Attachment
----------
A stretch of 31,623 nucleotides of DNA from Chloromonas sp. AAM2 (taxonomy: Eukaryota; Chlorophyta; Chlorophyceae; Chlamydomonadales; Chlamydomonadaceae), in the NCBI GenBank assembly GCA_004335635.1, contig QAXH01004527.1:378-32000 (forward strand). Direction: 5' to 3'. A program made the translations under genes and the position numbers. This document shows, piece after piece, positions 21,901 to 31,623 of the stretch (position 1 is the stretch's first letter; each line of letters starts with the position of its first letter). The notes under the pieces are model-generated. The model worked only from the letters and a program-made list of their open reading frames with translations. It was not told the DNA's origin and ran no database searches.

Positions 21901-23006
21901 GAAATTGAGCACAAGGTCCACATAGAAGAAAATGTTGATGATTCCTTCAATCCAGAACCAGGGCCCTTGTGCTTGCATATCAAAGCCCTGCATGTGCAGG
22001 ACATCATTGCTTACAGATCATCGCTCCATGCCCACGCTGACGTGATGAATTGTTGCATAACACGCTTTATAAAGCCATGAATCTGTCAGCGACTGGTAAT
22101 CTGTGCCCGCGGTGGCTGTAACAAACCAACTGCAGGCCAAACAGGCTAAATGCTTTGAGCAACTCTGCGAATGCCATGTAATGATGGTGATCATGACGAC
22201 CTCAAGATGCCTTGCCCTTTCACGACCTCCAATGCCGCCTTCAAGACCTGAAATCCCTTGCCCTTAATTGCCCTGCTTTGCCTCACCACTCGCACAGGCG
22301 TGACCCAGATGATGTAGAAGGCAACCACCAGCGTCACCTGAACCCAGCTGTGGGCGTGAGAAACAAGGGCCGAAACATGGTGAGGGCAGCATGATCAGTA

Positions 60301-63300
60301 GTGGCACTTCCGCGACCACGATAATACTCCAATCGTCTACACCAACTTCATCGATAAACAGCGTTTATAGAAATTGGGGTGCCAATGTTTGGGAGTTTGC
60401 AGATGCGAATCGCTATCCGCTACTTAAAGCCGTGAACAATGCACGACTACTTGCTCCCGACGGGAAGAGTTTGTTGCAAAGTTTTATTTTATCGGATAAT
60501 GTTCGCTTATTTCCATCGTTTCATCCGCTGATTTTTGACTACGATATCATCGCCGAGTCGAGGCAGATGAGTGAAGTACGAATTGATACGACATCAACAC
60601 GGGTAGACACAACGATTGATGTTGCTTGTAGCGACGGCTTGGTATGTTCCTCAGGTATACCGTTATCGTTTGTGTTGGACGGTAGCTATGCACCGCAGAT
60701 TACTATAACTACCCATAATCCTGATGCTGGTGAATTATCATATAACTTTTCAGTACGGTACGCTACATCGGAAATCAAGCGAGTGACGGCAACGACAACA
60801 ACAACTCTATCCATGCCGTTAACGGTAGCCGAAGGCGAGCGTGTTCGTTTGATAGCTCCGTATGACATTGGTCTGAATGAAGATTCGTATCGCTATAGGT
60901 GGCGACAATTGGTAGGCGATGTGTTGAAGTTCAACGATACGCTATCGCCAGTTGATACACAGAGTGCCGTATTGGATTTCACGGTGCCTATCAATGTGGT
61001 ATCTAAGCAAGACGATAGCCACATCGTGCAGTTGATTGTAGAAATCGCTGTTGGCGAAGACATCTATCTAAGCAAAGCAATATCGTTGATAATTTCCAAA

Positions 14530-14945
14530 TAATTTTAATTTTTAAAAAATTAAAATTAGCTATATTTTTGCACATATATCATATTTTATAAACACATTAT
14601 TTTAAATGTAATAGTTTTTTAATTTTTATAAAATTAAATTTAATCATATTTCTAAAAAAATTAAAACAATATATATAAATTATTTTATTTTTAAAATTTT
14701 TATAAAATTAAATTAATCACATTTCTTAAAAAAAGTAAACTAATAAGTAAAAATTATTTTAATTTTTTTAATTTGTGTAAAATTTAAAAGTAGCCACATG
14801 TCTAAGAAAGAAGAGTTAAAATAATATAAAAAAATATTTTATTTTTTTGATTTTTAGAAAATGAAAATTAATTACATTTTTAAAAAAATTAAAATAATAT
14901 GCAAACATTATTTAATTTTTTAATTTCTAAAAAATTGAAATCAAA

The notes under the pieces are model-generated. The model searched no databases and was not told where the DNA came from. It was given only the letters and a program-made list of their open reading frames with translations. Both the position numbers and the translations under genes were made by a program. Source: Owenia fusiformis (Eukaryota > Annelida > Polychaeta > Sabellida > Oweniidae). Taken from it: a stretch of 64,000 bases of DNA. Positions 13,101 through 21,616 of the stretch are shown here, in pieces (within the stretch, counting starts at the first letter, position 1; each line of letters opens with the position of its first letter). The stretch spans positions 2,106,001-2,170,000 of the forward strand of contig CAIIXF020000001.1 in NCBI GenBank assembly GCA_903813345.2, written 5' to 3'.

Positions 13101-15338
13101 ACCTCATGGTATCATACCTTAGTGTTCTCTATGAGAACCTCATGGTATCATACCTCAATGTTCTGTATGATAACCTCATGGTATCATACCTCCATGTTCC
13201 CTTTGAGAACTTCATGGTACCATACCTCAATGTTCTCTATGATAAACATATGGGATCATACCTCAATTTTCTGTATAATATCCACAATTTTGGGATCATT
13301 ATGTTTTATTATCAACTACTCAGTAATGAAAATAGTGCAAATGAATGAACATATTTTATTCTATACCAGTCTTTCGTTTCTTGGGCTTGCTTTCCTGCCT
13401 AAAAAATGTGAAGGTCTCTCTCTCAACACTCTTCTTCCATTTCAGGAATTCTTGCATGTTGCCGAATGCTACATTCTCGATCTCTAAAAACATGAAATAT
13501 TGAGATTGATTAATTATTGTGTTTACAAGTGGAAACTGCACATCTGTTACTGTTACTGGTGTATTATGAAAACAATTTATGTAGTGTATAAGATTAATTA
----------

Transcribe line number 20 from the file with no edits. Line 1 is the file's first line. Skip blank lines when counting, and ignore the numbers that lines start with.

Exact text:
14701 TATAAAATTAAATTAATCACATTTCTTAAAAAAAGTAAACTAATAAGTAAAAATTATTTTAATTTTTTTAATTTGTGTAAAATTTAAAAGTAGCCACATG